Paul does use a shortened version of the phrase (ἐκ πίστεως without a genitive qualifier) no fewer than seven times in Galatians alone [3:7, 8, 9, 11, 12, 24; 5:5; add 3:23 twice, 25, 26; 5:6; 6:10] and in each instance it refers to their ‘faith’ in Christ, by which they were justified, not to the faithfulness of Christ that made such justification possible. Since ἐκ πίστεως by itself seems to be a pickup of the longer phrase, it would be especially strange for Paul to give it a different meaning from that intended in the two instances where the same phrase occurs with ‘Christ’ as the genitive qualifier (2:16; 3:22). That is, ἐκ πίστεως means that we live ‘by faith’=trust in Christ Jesus, how is it that the longer version of the phrase makes Christ the subject of the ‘faith’ rather than the object?” (Pauline Christology: An Exegetical-Theological Study [Peabody, MA: Hendrickson, 2007], 226-227).
It seems that I need to clarify my question.
The issue under dispute: The meaning of Paul’s longer phrase, ἐκ πίστεως Χριστοῦ [ek pisteos Christou], in Galatians 2:16. Does the phrase mean “by faith in Christ” or “by the faithfulness of Christ”?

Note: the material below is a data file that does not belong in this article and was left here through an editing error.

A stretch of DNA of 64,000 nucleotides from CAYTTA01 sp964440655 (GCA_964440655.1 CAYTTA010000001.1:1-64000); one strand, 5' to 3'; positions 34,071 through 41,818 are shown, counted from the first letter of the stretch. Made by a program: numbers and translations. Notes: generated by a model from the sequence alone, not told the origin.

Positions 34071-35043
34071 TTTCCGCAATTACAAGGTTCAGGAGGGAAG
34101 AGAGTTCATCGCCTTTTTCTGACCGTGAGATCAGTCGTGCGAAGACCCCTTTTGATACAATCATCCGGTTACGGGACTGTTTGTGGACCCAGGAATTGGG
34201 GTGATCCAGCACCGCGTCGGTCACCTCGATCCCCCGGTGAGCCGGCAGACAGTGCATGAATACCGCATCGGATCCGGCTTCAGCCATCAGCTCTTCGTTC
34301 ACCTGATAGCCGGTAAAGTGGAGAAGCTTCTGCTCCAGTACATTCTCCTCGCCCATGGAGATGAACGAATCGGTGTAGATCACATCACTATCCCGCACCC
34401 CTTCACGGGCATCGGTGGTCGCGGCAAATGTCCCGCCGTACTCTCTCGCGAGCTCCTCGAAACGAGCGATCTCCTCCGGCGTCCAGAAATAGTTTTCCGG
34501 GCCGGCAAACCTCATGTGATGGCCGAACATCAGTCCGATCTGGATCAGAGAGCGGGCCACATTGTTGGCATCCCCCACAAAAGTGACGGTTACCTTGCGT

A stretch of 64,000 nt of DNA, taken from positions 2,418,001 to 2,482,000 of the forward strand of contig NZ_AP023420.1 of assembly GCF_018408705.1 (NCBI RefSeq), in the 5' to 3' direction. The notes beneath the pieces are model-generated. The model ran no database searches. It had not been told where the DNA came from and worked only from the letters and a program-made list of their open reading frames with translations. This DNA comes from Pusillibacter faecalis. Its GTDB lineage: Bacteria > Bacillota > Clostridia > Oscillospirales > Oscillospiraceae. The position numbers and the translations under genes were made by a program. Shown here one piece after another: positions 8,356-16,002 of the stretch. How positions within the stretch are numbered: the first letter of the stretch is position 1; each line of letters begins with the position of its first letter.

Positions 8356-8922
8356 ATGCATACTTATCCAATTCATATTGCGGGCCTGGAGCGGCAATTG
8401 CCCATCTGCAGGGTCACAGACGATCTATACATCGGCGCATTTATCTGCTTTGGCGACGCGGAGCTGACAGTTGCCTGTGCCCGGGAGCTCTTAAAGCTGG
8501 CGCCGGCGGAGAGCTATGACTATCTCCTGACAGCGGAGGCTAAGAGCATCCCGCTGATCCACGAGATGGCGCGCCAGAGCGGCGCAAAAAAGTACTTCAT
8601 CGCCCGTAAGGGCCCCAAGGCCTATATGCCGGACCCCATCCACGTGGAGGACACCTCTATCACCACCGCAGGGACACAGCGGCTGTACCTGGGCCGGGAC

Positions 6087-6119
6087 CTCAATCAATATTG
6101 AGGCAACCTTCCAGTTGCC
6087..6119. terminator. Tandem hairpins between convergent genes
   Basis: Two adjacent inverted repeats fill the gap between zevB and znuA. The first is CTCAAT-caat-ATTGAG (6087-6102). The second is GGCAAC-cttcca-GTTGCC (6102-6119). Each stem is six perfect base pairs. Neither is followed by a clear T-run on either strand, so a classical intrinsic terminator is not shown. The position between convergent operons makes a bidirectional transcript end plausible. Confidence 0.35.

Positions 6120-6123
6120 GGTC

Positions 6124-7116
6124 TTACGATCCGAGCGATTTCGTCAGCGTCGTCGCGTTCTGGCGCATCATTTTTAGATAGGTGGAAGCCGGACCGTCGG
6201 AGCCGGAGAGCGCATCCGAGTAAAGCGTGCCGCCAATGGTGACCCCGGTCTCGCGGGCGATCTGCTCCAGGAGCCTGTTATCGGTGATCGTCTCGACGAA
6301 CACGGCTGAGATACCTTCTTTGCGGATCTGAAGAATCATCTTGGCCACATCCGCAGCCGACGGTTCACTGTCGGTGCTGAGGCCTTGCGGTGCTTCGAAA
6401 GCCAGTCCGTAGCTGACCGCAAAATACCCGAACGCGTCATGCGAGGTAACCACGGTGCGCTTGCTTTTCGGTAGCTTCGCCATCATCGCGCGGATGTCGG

Gordon Fee's reasoning:
First: The grammatically unqualified phrase, ἐκ πίστεως [ek pisteos] in Galatians 3:7, 8, 9, 11, 12, 24, means, by implication, “by faith [in Christ]” even if "in Christ" is not present in those passages.
Second: The later grammatically unqualified phrase, ἐκ πίστεως [ek pisteos], derives its meaning from the earlier longer and grammatically qualified phrase, ἐκ πίστεως Χριστοῦ [ek pisteos Christou], in Galatians 2:16.
Third: It would be quite strange for Paul to give ἐκ πίστεως [ek pisteos] a different meaning from the meaning he intended in those instances where he uses the same phrase but with the grammatical qualifier, ἐκ πίστεως Χριστοῦ [ek pisteos Christou] as in Galatians 2:16 and later in 3:22).
Therefore: The earlier and longer grammatically qualified expression (ἐκ πίστεως Χριστοῦ [ek pisteos Christou]) must mean "by faith in Christ" and must not mean "by the faithfulness of Christ" because the later grammatically unqualified expression (ἐκ πίστεως [ek pisteos] speaks of our faith in Christ.
If the meaning of A is the issue under question, and B derives its meaning from A, then how can we appeal to the meaning of B to define A without assuming the very thing that we are endeavoring to prove? This is how I understand Gordon Fee's argument. If I am correct, then, has he not begged the question? But, have I correctly understood Gordon Fee?